War of the Rebellion: Serial 019 Page 0716 MO., ARK., KANS., IND. T., AND DEPT. N. W. Chapter XXV.

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Your progress so far is highly commendable, and I trust you will soon clear Missouri of the last of the invaders.

Yours, truly,





Helena, Ark., October 7, 1862.

I. The undersigned hereby assumes command of this army.

II. The following is announced as the staff of the brigadier-general commanding:

Major Louis D. Hubbard, Third Illinois Cavalry, acting assistant adjutant-general.

Surg. S. C. Plummer, Thirteenth Illinois Infantry, medical director.

Lieutenant G. P. Brown, topographical officer.

Lieutenant L. Shields, Fourth Iowa Infantry, aide-de-camp.

Lieutenant John E. Phelps, Third U. S. Cavalry, acting aide-de-camp.

Captain Greene Durbin, assistant quartermaster U. S. Volunteers, chief quartermaster.

Captain G. I. Taggart, assistant commissary subsistence, U. S. Volunteers, chief commissary.

Major John McConnell, Third Illinois Cavalry, is announced as provost-marshal-general of all the forces encamped at or about Helena, Ark.


Brigadier-General, United States Volunteers.

SAINT PAUL, MINN., October 7, 1862-1.30 p. m.

Major General H. W. HALLECK, General-in-Chief:

Little Crow, with a small fragment of his band, has fled to the Yankton Sioux on James River. He will be immediately followed by a large mounted force.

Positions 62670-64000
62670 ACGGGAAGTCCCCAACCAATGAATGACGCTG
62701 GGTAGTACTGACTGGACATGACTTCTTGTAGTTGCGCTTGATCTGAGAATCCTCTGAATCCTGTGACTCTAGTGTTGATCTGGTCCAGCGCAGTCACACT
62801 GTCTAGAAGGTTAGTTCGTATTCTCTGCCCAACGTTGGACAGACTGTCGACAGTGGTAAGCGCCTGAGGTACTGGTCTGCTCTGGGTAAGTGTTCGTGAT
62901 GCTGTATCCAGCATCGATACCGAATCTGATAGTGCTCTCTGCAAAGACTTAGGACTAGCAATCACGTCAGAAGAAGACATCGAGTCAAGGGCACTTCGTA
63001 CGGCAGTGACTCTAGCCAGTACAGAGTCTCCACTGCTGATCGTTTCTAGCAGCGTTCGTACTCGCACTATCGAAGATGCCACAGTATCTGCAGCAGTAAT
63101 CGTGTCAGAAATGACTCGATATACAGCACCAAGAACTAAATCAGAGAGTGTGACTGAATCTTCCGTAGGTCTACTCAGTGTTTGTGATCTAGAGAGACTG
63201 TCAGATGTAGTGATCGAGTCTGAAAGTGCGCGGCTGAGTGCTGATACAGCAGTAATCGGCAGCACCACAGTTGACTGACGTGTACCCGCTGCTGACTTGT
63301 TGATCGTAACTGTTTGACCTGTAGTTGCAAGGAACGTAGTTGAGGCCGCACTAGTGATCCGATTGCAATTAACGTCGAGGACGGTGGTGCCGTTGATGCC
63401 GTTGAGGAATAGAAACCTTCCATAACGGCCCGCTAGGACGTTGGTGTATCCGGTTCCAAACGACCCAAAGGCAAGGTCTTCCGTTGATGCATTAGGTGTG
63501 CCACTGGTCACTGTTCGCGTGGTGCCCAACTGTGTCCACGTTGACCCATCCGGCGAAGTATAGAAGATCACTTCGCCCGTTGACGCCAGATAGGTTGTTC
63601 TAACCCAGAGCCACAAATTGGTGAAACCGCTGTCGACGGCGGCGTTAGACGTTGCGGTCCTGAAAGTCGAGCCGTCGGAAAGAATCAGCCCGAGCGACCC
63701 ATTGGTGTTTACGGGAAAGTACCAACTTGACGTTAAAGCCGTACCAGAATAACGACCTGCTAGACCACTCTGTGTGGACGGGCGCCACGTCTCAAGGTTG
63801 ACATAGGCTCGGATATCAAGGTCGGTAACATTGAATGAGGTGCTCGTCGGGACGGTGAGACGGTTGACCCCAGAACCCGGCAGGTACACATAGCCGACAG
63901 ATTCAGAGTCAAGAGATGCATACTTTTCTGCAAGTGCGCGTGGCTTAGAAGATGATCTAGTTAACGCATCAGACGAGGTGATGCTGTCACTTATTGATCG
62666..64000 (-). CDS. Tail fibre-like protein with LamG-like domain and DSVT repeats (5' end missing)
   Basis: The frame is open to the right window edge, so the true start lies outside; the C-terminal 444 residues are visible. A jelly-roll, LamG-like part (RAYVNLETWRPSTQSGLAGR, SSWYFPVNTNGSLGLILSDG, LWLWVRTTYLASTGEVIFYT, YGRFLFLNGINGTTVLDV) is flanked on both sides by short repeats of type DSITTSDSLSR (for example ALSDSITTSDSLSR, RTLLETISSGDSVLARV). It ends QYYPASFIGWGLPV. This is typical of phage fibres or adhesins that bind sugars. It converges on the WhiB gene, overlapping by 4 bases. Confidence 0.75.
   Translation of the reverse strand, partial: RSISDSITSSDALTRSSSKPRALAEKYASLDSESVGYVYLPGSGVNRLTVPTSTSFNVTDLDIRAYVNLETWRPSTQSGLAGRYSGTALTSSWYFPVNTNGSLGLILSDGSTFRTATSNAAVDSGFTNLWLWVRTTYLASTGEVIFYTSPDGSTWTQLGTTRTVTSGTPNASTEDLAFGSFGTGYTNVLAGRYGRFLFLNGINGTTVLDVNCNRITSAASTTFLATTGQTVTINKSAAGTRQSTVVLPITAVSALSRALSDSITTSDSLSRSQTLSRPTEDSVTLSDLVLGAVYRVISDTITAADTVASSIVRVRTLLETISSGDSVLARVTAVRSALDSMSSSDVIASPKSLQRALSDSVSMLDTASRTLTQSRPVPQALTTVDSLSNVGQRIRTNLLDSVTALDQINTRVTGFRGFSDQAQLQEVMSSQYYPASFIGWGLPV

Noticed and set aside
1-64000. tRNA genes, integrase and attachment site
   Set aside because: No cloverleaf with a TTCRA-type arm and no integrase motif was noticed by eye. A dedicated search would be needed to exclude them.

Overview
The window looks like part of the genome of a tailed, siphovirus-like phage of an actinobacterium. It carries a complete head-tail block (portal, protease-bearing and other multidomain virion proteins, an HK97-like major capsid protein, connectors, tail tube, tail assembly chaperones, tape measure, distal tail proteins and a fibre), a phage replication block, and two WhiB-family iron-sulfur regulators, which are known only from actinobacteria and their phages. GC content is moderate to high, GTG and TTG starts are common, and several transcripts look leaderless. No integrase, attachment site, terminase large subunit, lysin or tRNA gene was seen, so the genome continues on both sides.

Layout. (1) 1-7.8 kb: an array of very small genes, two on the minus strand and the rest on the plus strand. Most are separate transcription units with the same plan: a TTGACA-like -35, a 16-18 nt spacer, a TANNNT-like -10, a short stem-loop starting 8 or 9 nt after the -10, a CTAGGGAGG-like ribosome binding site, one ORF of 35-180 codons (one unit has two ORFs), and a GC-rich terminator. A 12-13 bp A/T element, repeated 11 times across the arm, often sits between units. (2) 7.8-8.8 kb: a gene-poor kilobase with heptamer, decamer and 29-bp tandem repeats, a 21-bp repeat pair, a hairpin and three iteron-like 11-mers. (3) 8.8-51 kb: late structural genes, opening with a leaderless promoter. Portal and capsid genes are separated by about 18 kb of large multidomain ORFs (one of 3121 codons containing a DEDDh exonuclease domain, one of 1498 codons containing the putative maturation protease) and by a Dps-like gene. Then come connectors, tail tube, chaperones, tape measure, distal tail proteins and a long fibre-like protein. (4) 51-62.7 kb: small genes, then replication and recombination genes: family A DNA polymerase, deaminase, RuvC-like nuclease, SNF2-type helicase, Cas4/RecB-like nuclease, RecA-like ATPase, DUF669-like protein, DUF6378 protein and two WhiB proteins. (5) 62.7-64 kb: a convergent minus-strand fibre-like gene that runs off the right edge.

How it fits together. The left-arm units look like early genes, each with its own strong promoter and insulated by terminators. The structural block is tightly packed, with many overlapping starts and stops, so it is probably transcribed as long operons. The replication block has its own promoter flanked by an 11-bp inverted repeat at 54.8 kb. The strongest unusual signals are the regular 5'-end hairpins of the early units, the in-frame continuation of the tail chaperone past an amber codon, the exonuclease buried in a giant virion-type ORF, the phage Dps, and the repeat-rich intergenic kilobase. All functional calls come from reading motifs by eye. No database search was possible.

I have ordered $500 reward for him dead or alive, so as to make him an outlaw among the Indians. Nearly the whole of his band have deserted him and are coming in begging for mercy. It will be necessary to try and execute many of those engaged in the late horrible outrages, and also some of the Winnebagoes. I shall disarm the Sioux and bring them down near Fort Snelling, where they will be fed for the winter, paying the expense from the annuity money. They must be brought here and disarmed, as the inhabitants will not return to their homes otherwise. There are also some of the Yankton Sioux whom the mounted expedition will demand and bring in. I again ask authority to disarm the Winnebagoes and feed them in like manner. There will not long be trouble as soon as the Government renders it impossible for white men to make money out of the Indians. I think there will be no more Indian hostilities this season in this part of the country, but a campaign should be made in the spring. The Red Lake Indians are hostile and plundered the traders of large quantities of goods. It is too late in the season to move against them.